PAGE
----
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Everything posted by Gilles

  1. Isn't he wearing the same pattern (or a very similar?) as a tiepin? Look at his collar. If he happened to wear twice Olbernhau's coat of arms, this could maybe identify him as a civil servant? Have you got a date on the back of the picture, any emboss or stamping of the photograph?
  2. We wish you good luck in this very interesting but, as already said, very tricky collecting topic https://en.wikipedia.org/wiki/German_submarine_U-305
  3. Brian, I agree with the black backing for the FK and provisional RW but I would have thought that the badge was just private purchased. A very nice picture of a member of the III. Abteilung!
  4. I have a ring of the officers pattern but as it doesn't have LIR in it, I wasn't quite sure. Does yours have the marking? Regards
  5. Could be Freikorps, compare with the badge of the "Freie Nachrichten-Truppen" shown in Ingo Haarcke's reference book #621.1 page 106
  6. An astonishing flag that would be a reason to move to an "Altbau Wohnung" with high ceilings! I agree with Don, as a matter of luck, many a summit is being fortunately hidden... by a lower summit!
  7. Of all the pictures with the patch shown in this long thread, only the posts #1780 and #1785 do show the sleeve badge being just pinned or maybe lain on the sleeve (for the time of the picture?). Both have in common that they were shot in a studio, not in the field. Maybe they just show two pioneers that have been given the badge and were eager to show off and went to the photographs's, before having it properly sewn on. Regards G.
  8. Thomas, a seldom view indeed! The picture is from the Revolution time, when soldiers started to take liberties with uniform regulations. If they were only given one example, maybe they were given the possibility to buy another one? Regards
  9. It could be the sleeve insignia of the Freikorps Elisabeth. A German dealer offers it: http://www.ebay.de/itm/Freikorps-Totenkopf-Armelabzeichen-Berlin-1919-Original-/201278855199?pt=Militaria&hash=item2edd27981f What surprises me is that both your insignias show the very same conditions and stains (check several places) Did he just use your pictures? Regards Gilles
  10. Chris I'd say IR 90 (Mecklenburg) Does the belt buckle confirm this? Regards Gilles
  11. I'd be very surprised, when you consider the density of the collectors & dealers in this very city that no information on a specific Hamburg distinction ever trickled to one of them (Weitze, Patzwall, Niemann, Hüsken, Blass & many others) and then to the net. To my opinion, this document of this arm award that has the form of a breast award is not trustworthy. G.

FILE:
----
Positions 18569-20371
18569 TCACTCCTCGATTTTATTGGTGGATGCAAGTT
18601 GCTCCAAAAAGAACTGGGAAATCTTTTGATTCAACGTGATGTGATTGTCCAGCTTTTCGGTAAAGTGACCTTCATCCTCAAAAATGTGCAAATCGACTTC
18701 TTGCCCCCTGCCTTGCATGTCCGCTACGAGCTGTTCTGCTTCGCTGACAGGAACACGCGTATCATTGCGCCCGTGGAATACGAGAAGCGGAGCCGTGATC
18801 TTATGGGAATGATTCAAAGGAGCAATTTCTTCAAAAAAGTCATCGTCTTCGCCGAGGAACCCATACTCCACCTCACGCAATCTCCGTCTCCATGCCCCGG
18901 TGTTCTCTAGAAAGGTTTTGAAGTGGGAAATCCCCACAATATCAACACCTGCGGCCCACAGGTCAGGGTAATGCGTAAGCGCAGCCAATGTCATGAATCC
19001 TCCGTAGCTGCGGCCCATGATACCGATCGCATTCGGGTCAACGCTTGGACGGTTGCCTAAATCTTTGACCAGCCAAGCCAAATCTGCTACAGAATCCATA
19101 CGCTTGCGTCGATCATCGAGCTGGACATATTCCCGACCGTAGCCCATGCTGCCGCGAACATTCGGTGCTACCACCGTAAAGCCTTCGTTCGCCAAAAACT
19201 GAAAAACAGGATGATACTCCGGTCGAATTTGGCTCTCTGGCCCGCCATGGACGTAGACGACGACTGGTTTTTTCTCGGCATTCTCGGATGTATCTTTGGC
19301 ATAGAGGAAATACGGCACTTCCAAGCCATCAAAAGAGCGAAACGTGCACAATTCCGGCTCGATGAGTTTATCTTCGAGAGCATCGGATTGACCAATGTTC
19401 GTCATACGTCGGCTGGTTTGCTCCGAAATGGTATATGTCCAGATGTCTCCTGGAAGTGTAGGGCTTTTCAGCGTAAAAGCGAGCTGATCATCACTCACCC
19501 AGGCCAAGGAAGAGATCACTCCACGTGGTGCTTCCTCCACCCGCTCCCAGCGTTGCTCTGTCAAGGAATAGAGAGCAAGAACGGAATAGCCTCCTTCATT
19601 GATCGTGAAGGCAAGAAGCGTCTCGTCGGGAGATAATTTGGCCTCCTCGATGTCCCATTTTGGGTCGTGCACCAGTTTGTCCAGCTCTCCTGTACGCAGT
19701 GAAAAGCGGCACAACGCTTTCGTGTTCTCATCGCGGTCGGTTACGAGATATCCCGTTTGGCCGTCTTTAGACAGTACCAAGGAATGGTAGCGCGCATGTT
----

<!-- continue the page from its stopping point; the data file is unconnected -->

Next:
12. What surprises me is that I may, just like Jock, still have plenty to see, but the supposedly most efficient search engine of the internet doesn't have a clue either. Hakenkreuz-Ärmelabzeichen (with or without 27.1.1934) doesn't give any (reasonable) result. It makes me somewhat suspicious but, of course, I'd be very pleased to change my mind. Regards G.
  13. Thomas, you write: Badge in the middle of the sleeve cuff, flamethrower operators. Badge below the left elbow, flamethrower operators of Sturmbataillon Nr. 5 (Rohr). Badge at the top of the sleeve cuff, machine gunner. And badge overlapping the cuff and sewn halfway on the sleeve, grenade-launcher crew. If I take from your interesting theory of the four skull positions the one exemple of the Sturmbataillon Rohr, how do you then explain the period picture shown on #482750? Regards Gilles #482750
  14. I'm afraid not: http://www.dpma.de/amt/aufgaben/auskunftsstellenundrecherchesaele/historischepatenteberlin/index.html
  15. Chris, at least no AOK 18, as Andreas checked it: http://gmic.co.uk/index.php/topic/61055-reichswehr-insignia/ G.
  16. Hi Chip, The ottoman theory doesn't sound credible anymore? G.
  17. Stefan, How heavy is the skull, due to the metal thread? Can reducing the patch to more or less its metall part have given it a greater stability? Would otherwise have a heavy skull been "floating" on a larger cloth patch? On other badges (imperial shooting prizes, Freikorps patches...) you usually find or may find a counter-plate that gives the badge stability. Otherwise, they may have just found it more elegant... Some enlisted men seem to have done it as well. Gilles
  18. Klick on #35 http://www.google.de/imgres?q=freikorps+berlin+1919&hl=de&sa=X&biw=1536&bih=745&tbm=isch&tbnid=8Q9eIIs1RphjgM:&imgrefurl=http://germanhistorydocs.ghi-dc.org/sub_imglist.cfm%3Fstartrow%3D31%26sub_id%3D99%26section_id%3D12%26language%3Dgerman&docid=7eqxRSTEACV5TM&imgurl=http://germanhistorydocs.ghi-dc.org/images/hoff-52501.jpg&w=580&h=414&ei=BJs_UYdkx8q0BrO1gbAK&zoom=1&iact=hc&vpx=398&vpy=86&dur=418&hovh=190&hovw=266&tx=134&ty=84&page=3&tbnh=137&tbnw=191&start=64&ndsp=37&v
  19. One even made it to the Freikorps! There is a famous photograph by Heinrich Hoffmann of a black driver of the Freikorps Epp in Munich in his car.
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